Joint-honours information for 2016 entry

(BA) International Relations and Anthropology (with a study abroad year)

Entry for 2016

FHEQ level

This course is set at Level 6 in the national Framework for Higher Education Qualifications.

No course outline is currently available.

Full-time course composition

YearTermStatusModuleCreditsFHEQ level
4Autumn SemesterOptionAnthropology of Migration (L6080)306
  Anthropology of the Body (L6100)306
  Contemporary Issues in the Global Political Economy (M1529A)306
  Current Themes in the Anthropology of Latin America (L6096)306
  Development, Business and Corporate Social Responsibility (L2131SDUA)306
  Empires, Nations, and the Making of Modern Citizenship (012IR)306
  Environmental Anthropology (L6101)306
  Insurgents, Militaries and Militias (014IR)306
  International Relations of the Modern Middle East (L2065A)306
  Marxism and International Relations (M1530A)306
  Peace Processes in Global Order (L2059A)306
  Sex, Gender and the Global Political Economy (015IR)306
  The Anthropology of Europe (L6098)306
  The Global Politics of Health (004RA)306
  The Politics of International Trade (L2076A)306
  The Reign of Rights in Global Politics (L2140)306
 Autumn & Spring TeachingOptionAnthropology Thesis (L6078)306
 Spring SemesterOptionAnthropology of Fertility, Reproduction and Health (L6035)306
  Anthropology of Islam and Muslim Societies (L6091)306
  Capitalism and Geopolitics (L2062S)306
  Development and Geopolitics in East Asia (L2074S)306
  Dirty Wars? Conflict and Military Intervention (L2056S)306
  Genocide in International Relations from Ancient Times to the Present (013IRS)306
  Global Politics of Food (011IRS)306
  Global Resistance: Subjects and Practices (L7090S)306
  Human Rights (L2124SD)306
  Race, Ethnicity and Identity (L6090)306
  Russia and the Former Soviet Union in Global Politics (L2071S)306
  The Anthropology of Africa (L6055)306
  The Anthropology of Food (001AUS)306
  The United States in the World (L2064S)306
  Understanding Contemporary India (L6057)306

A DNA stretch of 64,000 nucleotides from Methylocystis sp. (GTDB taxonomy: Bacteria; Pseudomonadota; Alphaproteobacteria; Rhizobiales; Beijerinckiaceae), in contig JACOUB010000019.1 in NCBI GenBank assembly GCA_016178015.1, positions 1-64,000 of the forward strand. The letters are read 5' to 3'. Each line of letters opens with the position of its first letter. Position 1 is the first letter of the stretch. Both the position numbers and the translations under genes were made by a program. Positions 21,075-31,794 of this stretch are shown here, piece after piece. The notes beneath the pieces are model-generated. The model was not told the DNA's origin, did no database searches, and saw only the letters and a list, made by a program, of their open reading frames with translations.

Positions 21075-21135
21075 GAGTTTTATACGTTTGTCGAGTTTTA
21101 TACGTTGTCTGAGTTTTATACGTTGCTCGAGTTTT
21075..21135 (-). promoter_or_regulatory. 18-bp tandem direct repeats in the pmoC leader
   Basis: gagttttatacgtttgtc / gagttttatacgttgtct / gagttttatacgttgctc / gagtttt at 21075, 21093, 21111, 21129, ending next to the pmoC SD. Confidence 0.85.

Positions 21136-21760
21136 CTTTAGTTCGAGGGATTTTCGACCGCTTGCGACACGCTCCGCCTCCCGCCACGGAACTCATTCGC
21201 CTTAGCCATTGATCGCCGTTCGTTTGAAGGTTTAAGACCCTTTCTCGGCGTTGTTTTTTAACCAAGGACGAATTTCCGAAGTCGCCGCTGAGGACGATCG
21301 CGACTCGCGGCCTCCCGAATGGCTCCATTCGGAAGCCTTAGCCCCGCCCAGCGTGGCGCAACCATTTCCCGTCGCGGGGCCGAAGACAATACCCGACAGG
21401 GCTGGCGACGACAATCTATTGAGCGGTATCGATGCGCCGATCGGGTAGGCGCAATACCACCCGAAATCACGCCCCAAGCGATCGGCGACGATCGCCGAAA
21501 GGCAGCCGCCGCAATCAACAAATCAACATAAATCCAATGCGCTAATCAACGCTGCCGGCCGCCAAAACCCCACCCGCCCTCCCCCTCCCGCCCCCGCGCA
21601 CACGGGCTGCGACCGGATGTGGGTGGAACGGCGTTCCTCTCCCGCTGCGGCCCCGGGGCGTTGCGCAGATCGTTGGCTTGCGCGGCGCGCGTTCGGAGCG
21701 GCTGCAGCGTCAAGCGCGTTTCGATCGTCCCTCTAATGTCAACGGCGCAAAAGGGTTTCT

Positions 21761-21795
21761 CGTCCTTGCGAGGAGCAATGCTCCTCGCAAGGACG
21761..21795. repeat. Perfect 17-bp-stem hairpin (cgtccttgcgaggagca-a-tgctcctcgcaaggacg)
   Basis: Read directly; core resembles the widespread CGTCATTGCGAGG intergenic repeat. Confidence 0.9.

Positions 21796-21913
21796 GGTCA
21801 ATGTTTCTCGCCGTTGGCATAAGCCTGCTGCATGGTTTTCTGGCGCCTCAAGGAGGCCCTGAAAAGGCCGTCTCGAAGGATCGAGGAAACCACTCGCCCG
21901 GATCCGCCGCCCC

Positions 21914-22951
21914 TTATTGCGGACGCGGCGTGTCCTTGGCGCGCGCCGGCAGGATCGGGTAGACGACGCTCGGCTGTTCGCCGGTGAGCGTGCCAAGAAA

About your joint honours course

Sussex has always promoted interdisciplinary study by encouraging students to combine different subjects and different approaches to learning. Joint-honours courses are an ideal option if you want to study more than one subject in depth. A key idea behind joint-honours is to experience the range of ways that different academic disciplines use to teach, learn and research. Those differences are stimulating and challenging, but they can also be confusing, so you will find some useful information below to help you get the most out of your course.

  • To find information about the individual modules that make up your course, go to the school that teaches the module. Each module is assessed by the school that teaches it, so on their website you will find (under “student information”) information about the assessment criteria being used, the referencing style you need to use for your work, contact times for your tutors, information about the student reps scheme and lots of other useful information.
  • To find general information about joint honours, use the Frequently Asked Questions list
  • For information about the rules and regulations that govern all Sussex students, start with the general student handbook
  • For help in improving your study skills, using the library and with careers, try the Skills Hub.

And if you have any other questions, contact the convenors for your course; they are here to help you.

Useful links

Please note that the University will use all reasonable endeavours to deliver courses and modules in accordance with the descriptions set out here. However, the University keeps its courses and modules under review with the aim of enhancing quality. Some changes may therefore be made to the form or content of courses or modules shown as part of the normal process of curriculum management.

The University reserves the right to make changes to the contents or methods of delivery of, or to discontinue, merge or combine modules, if such action is reasonably considered necessary by the University. If there are not sufficient student numbers to make a module viable, the University reserves the right to cancel such a module. If the University withdraws or discontinues a module, it will use its reasonable endeavours to provide a suitable alternative module.